• The total systems approach to operational decision-making.

  • The use of enhanced data analytics.

  • Resulting in the emergence of Industry 4.0.


3. Continued evolution of manufacturing and service applications

As service-centric and factory-centric gains were progressively made, associated improvements in efficiency and effectiveness were obtained. As global markets have emerged, the productivity and competitiveness of companies and nations continue to be a priority. The challenge for IEs is to streamline and better integrate the product or service cycle [5]. The techniques of continuous improvement, six sigma and lean manufacturing, as described in later chapters, support this goal. For example, the concept of lean manufacturing addresses process flow and lead-time then identifies and reduces waste from the process. Six sigma creates value through consistent process output and reducing variation. At the same time, the scope of industrial engineering has expanded to also consider the consequences for safety and sustainability due to increasing public interest, regulatory pressures and corporate social responsibilities [7]. Occupational safety engineering “addresses the origins of workplace accidents, regulations and management practices towards mitigating hazard exposures, preventing harm and reducing liability” [1]. Sustainability refers to practices and efforts that balance the environmental, social and economic needs of current and future generations [7].


4. Total systems approach to operational decision-making

Classical industrial engineering studied the way that people worked in the factories, and the relationship of those workers to their tools and machinery. The focus was on the individual and how to improve the effectiveness of their work. Industrial engineers continue to study how the individual works, but much greater emphasis is being placed upon studying the systems within which the work is performed in order to optimize the performance of the total system by studying the application of knowledge [3]. The need for organizations to develop and implement effective integrated systems has enhanced the profession of industrial engineering. The social sciences provide a source toward which IE looks for information about the behavior of human elements within a system. This is particularly true regarding decision theory and operational analysis [8]. Capturing the desires and judgments of users, stakeholders and customers requires the ability to incorporate such values and model the likelihoods and uncertainties of the alternatives. This role will increase in importance as the decision-making systems of the world continue to grow more complex.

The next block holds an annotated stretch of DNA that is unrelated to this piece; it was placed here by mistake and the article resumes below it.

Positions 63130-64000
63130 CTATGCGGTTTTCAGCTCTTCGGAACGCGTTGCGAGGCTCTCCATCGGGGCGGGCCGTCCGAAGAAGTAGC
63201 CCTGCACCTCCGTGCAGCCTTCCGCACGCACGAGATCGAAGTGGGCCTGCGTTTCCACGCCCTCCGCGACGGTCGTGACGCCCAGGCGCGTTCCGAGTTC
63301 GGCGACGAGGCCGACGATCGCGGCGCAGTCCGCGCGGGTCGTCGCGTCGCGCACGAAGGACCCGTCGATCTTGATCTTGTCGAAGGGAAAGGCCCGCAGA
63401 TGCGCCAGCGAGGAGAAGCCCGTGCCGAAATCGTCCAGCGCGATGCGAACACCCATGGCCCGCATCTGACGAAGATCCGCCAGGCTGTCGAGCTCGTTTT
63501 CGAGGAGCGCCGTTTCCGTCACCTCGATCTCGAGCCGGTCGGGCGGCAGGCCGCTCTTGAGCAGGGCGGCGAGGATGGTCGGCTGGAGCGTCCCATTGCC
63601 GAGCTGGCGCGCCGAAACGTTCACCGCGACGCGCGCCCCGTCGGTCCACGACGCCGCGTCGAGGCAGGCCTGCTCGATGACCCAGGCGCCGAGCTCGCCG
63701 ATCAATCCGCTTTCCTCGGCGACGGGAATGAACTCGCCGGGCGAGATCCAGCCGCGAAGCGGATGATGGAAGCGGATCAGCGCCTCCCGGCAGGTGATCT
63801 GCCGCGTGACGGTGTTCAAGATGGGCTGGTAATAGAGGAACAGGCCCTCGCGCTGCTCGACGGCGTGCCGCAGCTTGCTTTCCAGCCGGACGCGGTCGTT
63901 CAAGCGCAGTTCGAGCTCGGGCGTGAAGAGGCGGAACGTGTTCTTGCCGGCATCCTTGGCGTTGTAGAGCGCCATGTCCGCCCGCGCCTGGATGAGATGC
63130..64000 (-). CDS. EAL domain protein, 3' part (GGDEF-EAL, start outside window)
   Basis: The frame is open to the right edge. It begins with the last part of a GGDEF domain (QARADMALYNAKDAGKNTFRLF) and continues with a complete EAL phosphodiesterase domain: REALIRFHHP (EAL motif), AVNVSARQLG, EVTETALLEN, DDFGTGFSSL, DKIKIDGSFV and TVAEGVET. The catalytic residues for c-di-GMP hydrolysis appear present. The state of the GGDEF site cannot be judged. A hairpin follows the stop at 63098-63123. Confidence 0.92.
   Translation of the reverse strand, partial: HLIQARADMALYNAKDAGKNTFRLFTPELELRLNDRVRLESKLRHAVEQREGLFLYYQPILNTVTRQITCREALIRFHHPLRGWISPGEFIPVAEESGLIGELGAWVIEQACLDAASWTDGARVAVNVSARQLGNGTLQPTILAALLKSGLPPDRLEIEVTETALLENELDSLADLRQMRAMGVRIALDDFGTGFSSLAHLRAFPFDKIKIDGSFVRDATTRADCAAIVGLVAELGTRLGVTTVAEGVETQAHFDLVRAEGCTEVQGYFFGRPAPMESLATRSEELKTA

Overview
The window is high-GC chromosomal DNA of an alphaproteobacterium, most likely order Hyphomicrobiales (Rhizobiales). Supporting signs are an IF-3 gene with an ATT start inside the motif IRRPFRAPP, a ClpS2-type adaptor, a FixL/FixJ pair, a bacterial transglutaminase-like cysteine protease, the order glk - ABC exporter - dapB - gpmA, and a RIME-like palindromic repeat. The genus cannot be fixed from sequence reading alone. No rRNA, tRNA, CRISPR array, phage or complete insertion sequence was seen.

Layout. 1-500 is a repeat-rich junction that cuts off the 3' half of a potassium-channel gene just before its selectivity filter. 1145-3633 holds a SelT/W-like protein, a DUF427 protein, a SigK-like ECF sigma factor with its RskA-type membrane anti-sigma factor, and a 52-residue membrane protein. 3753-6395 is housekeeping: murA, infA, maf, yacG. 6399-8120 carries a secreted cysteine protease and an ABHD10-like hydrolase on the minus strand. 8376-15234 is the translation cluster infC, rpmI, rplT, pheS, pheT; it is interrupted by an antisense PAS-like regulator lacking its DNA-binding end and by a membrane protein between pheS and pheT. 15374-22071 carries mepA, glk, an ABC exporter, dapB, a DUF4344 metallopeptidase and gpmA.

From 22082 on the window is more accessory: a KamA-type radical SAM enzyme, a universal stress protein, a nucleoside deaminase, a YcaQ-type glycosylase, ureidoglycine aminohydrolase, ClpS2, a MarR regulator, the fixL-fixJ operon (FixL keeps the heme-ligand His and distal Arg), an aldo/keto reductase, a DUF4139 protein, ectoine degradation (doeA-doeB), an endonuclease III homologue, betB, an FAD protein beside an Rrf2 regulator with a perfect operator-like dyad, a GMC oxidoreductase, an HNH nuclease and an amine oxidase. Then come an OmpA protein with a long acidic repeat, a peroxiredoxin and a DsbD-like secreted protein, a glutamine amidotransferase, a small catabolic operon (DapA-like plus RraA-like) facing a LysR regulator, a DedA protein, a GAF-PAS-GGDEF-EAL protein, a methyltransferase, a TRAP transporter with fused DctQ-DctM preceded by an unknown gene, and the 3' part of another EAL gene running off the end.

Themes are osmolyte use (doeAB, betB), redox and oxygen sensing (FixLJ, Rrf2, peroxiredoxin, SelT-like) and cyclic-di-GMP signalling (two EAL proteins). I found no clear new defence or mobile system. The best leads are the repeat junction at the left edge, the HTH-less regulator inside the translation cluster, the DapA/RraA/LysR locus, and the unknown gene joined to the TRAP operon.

5. Enhanced data analytics

Operations research has long been a specialty area within industrial engineering. It involves the development and application of mathematical models that aim to describe and/or improve real or theoretical systems [1]. This generally involves mathematical optimization to support the decision-making process. For example, the case study provided by Drs. Berhan and Kitaw presents a classic application of linear programming. Subsequent chapters in this section note the development and usage of more sophisticated mathematical models and logic, and their leveraging via computer-based platforms. As data volume, variety and speed of updating increases to support increasingly more complex problems, this linkage of these sophisticated models and computer platforms has evolved into the field of data analytics [9]. Data analytics encompasses such enhanced areas as machine learning concepts, and predictive and prescriptive models.


6. Emergence of industry 4.0

The nexus of these three trends leads to the emergence of what has been termed “Industry 4.0”. As noted by Amaba et al. [10], “the terms “Industry 4.0” and “Manufacturing 4.0″ describe the fourth wave of the Industrial Revolution.” Each phase was driven by unique technological advances. Industry 1.0 was based on steam power to drive production machines. Industry 2.0 harnessed electricity, mass production and labor division. Industry 3.0 was driven by “computer automation and the use of electronics and IT to further automate production with robotic machines that augmented or replaced operators” [10].